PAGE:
These are interviews that Jonathon Van Maren conducted with veterans of the Rescue Movement of the 1980s and 90s.
You might know him as the Communications Director for the Canadian Centre for Bioethical Reform. He hosts Bridgehead radio, a local radio program.
I know this is a lot of audio to post-- over two hours' worth-- but pro-lifers really need to learn their history.
In the 1980s, Randall Terry popularized the phrase "if abortion is murder, act like it!" The idea behind Rescue was to put bodies between the mothers and the abortionists. There was a fervour, and many people wanted to sacrifice and do something to stop the slaughter, something with tangible and immediate results. So they would kneel in front of abortion clinics, and sometimes that would shut down clinics for the day.
This went on for a period of about 1988-1994. The reason this movement petered out was that the cost of these criminal sanctions became too high, and the constant cycle of being arrested led to burn-out.
Bill Clinton signed the FACE act, which imposed stiff penalties on people who blocked abortion clinics, and in BC there was an injunction that led to heavy civil penalties. People's homes could be sold to pay for court costs. The pro-lifers who engaged in these actions tended to be family people who could not afford the penalties. One interviewee noted that left-wingers often don't have families, so they can pay the price of civil disobedience. There was also a sense in the interview with John Hof that pro-lifers paid a heavier price than other activists who broke the law.
Another important reason that was cited as to why the Rescue movement fizzled is that many activists had great expectations of Rescue. The expectation was that if they just blocked the clinics, they could end abortion. When that expectation was not fulfilled, some became disillusioned.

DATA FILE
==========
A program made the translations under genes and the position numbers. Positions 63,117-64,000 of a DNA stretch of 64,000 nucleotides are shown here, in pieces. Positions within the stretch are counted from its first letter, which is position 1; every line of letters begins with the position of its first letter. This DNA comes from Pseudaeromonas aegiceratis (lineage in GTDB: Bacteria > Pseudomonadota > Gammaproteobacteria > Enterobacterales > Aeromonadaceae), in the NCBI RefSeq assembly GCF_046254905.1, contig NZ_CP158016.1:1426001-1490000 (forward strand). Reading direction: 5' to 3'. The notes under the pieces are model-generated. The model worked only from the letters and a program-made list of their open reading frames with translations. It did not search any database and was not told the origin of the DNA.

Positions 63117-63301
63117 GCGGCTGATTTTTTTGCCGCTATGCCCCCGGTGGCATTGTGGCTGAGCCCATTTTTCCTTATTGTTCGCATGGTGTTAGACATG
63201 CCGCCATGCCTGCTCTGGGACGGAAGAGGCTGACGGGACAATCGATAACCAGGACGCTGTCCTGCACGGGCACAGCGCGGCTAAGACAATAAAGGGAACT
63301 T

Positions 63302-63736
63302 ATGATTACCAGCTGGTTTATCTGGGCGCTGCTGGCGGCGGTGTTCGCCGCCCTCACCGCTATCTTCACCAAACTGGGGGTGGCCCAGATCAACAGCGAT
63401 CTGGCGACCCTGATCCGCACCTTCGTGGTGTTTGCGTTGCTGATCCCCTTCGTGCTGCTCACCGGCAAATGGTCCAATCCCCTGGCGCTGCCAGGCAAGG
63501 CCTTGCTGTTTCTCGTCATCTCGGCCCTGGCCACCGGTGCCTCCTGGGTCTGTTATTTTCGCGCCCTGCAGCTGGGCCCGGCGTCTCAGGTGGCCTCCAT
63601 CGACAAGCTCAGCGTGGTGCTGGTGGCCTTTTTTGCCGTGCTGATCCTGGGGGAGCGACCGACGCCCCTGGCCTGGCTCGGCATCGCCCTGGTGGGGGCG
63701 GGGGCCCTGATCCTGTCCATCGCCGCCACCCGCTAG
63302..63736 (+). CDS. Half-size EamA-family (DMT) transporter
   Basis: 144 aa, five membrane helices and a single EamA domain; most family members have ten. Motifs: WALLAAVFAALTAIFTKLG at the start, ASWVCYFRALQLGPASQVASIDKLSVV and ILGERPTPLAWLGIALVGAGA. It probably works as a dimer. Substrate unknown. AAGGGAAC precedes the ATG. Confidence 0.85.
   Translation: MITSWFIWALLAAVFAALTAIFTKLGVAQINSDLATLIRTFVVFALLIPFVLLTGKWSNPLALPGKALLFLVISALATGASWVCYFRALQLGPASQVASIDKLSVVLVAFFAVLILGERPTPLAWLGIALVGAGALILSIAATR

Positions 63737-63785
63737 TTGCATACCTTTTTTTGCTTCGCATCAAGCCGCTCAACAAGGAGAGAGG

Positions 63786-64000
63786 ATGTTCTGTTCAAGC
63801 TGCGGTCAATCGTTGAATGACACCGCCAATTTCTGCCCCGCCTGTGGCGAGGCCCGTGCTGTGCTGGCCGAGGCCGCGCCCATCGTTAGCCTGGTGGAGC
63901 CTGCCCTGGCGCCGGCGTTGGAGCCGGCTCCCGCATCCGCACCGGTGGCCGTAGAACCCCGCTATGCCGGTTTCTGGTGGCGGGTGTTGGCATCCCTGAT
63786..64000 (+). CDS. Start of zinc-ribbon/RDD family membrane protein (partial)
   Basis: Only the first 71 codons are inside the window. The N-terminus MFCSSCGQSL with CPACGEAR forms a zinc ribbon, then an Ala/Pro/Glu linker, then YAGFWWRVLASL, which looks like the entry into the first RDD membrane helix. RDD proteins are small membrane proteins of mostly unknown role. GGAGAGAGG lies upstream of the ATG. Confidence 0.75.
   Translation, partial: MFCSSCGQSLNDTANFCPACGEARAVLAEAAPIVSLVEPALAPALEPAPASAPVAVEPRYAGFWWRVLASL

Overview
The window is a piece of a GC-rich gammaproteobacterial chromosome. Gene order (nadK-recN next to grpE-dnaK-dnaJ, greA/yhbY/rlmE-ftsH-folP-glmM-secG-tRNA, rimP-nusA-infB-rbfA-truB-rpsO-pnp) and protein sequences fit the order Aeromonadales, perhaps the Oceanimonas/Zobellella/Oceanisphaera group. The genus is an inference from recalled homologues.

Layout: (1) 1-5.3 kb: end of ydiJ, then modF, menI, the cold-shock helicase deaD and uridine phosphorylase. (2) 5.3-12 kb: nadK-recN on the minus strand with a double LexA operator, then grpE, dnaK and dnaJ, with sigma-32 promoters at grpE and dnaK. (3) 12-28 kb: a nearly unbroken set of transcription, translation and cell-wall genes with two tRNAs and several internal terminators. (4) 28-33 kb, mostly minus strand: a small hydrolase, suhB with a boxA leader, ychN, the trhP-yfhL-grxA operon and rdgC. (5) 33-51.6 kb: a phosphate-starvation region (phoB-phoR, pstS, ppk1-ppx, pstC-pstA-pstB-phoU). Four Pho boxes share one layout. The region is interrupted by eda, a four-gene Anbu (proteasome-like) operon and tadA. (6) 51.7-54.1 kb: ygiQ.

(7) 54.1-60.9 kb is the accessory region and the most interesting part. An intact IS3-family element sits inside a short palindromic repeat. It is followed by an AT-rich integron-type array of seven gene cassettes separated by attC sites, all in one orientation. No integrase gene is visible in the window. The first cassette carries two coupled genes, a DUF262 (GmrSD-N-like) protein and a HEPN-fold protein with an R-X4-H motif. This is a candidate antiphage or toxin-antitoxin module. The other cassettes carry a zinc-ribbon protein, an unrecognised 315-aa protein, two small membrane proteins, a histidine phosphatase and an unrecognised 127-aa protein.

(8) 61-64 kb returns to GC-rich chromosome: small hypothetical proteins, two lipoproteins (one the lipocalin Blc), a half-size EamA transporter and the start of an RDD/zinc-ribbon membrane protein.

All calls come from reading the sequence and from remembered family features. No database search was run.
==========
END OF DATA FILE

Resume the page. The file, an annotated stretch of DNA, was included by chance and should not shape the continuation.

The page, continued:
It came up in one of the interviews is that there's a lot of superficial pro-life activism going on, such as going to pro-life dances, as opposed to "hard-core" activism such as showing images of victims in the street. It was suggested that while it's great to get people's foot in the door, superficial activism wasn't going to cut it.
I am of the opinion that the pro-life movement can't rely on any one tactic. We need everything and everyone. We also need a culture. We need those pro-life dances. We need hokey little days like cupcakes for life. No, it doesn't show what abortion really, is, but sometimes people need to be reached through a means other than graphic images, and the soft sell does the job. What we lack in Canada is diversity, complexity and sophistication. If one group wants to do hashtag activism, sure why not. It doesn't preclude the need for people to see victim imagery. It's all good, it's all needed.
The interviewer asked his guests why they thought the Rescue movement fizzled. The first person perspective is very interesting, but I think the end of the movement needs to be contextualized. By the mid nineties, there was a certain fed-up-ness with the abortion debate (I'm proceeding from memory). It was a caustic, heated, no-win sort of debate, that, in the minds of the people, never led anywhere, so the general public just wanted to drop it. I think this exhaustion from the abortion debate led to the discrediting of the Rescue movements. Rescuers were framed as extremist whackjobs in the media, and some of the footage of those rescues was not exactly edifying. There was mention in the interviews of church groups not wanting to be associated with Rescue. Rescue, and anti-abortion terrorists, were the public face of the pro-life movement, and many, even among sympathetic Christians, didn't want to be associated with it.
This is also another part of pro-life history. It's not a glorious part, but we all have to learn why things turned out the way they did, even if it paints us in a bad light. Otherwise we risk repeating the same mistakes.
One idea that I did agree with is that we underestimate the degree of commitment from pro-lifers and we don't ask them to sacrifice enough. I agree to a certain extent. I have often said that there will be no victory without matyrdom. If we never ask anyone to do anything hard, we won't win. It's really that basic.